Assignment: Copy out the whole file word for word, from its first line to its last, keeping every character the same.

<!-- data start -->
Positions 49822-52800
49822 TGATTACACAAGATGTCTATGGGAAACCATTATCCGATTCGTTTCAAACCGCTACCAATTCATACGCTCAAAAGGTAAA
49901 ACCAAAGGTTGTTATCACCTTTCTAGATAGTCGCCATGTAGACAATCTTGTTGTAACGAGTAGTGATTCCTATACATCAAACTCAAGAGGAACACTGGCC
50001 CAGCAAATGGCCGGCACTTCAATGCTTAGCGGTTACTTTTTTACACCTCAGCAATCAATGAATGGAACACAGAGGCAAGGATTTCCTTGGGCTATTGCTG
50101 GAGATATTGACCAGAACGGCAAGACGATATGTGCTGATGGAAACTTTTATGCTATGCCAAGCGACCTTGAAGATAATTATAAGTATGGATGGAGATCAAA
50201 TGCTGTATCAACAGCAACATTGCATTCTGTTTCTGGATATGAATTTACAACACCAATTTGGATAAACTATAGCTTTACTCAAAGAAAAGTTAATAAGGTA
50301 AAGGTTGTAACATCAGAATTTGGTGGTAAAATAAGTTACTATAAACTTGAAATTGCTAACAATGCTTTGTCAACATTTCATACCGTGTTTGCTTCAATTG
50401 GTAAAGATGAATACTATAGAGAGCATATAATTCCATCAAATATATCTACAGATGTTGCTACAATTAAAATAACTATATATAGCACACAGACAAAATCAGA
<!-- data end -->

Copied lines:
Positions 49822-52800
49822 TGATTACACAAGATGTCTATGGGAAACCATTATCCGATTCGTTTCAAACCGCTACCAATTCATACGCTCAAAAGGTAAA
49901 ACCAAAGGTTGTTATCACCTTTCTAGATAGTCGCCATGTAGACAATCTTGTTGTAACGAGTAGTGATTCCTATACATCAAACTCAAGAGGAACACTGGCC
50001 CAGCAAATGGCCGGCACTTCAATGCTTAGCGGTTACTTTTTTACACCTCAGCAATCAATGAATGGAACACAGAGGCAAGGATTTCCTTGGGCTATTGCTG
50101 GAGATATTGACCAGAACGGCAAGACGATATGTGCTGATGGAAACTTTTATGCTATGCCAAGCGACCTTGAAGATAATTATAAGTATGGATGGAGATCAAA
50201 TGCTGTATCAACAGCAACATTGCATTCTGTTTCTGGATATGAATTTACAACACCAATTTGGATAAACTATAGCTTTACTCAAAGAAAAGTTAATAAGGTA
50301 AAGGTTGTAACATCAGAATTTGGTGGTAAAATAAGTTACTATAAACTTGAAATTGCTAACAATGCTTTGTCAACATTTCATACCGTGTTTGCTTCAATTG
50401 GTAAAGATGAATACTATAGAGAGCATATAATTCCATCAAATATATCTACAGATGTTGCTACAATTAAAATAACTATATATAGCACACAGACAAAATCAGA